I was awoken by the door crashing open and a high pitched shriek. A woman rushed across the room, bellowing at me.
“Why didn’t you tell me you were coming back?”
I blinked blearily at her, scowling and rubbing my eyes. “What?”
She stopped short of throwing her arms around me. “Who are you?” she demanded. “Where’s Kevin?”
“Montana,” I told her. She stared at me as if I had two heads.
“What?” she said shrilly. Luckily Alva appeared just then and rescued me from having to form a coherent thought.
“Elsie,” the woman chided. This Elsie whirled on the older woman.
“They said Kevin came back,” she accused. “Where is he?”
“He went with Malcolm and the others,” Alva said. Elsie’s shoulders sagged.
“Is he coming back?” she asked.
Alva’s gaze moved to me. “Yes.”
Elsie twisted to frown at me. “Who are you?” she asked again.
“This is Rebecca,” Alva introduced. “She is traveling with Kevin.”
“She is?” I colored at the incredulity in her tone. “But she’s-”
Alva cut in sharply. “Mind your tongue, Elsie.”
Elsie’s eyes flared, nearly purple, they were so deeply blue. “Sorry,” she said at once. “I didn’t mean to offend you. But you’re not a practitioner, are you?”
I shook my head, wondering how terrible I looked. I felt drab and worn out and knew my own eyes were a muddy, boring sort of brown. An unfamiliar prickling sensation swept over me, churning hot in my chest. “No.” I snapped. “I’m normal.”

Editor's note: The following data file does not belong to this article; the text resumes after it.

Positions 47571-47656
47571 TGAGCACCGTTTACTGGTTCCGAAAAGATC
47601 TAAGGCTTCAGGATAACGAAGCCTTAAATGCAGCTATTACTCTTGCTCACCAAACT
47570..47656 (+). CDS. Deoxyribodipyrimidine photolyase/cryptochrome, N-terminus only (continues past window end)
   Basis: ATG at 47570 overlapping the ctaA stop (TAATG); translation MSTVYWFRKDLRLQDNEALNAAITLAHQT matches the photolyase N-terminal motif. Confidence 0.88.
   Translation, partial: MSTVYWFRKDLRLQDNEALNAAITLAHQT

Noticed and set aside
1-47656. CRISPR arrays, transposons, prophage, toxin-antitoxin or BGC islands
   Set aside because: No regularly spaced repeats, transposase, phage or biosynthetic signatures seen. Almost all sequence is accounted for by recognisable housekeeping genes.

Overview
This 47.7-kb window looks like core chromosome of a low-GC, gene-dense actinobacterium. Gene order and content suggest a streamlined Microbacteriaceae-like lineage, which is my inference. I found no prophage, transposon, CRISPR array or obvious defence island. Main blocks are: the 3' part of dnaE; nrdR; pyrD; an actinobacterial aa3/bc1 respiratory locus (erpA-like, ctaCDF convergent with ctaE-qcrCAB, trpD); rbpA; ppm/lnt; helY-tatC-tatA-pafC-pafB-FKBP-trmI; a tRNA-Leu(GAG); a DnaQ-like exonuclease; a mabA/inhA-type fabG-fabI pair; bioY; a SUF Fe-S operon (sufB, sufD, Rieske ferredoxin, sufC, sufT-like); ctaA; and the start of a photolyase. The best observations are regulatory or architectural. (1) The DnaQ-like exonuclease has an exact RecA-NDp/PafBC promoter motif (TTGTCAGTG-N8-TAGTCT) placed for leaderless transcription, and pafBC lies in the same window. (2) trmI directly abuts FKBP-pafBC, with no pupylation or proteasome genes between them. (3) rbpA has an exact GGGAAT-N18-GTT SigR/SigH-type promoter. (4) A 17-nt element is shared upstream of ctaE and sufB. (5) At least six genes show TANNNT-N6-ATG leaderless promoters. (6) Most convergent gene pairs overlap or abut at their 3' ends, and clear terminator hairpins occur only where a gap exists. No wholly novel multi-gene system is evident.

Her impossible eyes widened. She opened her mouth, no doubt to retort hotly, but Alva stepped in once again.
“Becca,” she said in a no-nonsense tone. “Why don’t you take a long, hot shower? I’ll have your clothes clean in a moment. Then we’ll see about some dinner. Yes?”
I nodded, knowing I smelled. I was sticky with sweat from my hike through the mountains and then the jungle. And my skin still felt hot, smarting in the cool air of the room. “Thank you.”
The bathroom was large, taken up mostly with a large tub/shower. I double checked the lock on the door, telling myself I was a fool. What good were locks when everyone else for likely ten miles could just open it with magic? I checked it a third time and stripped out of my dirty clothing. I bypassed the mirror, knowing I looked terrible. I didn’t need it to remind me.
I actually made mud in the bottom of the tub as I scrubbed under the stream of scalding water. My hair was tangled and I finger-combed it carefully.
When I stepped out wrapped in a huge towel, my clothes were waiting folded in a neat pile on the counter. My backpack sat by the door. Sighing, I rubbed at my hair, then dressed.
The mirror was fogged up and squeaked as I wiped it clear. I scowled at my reflection.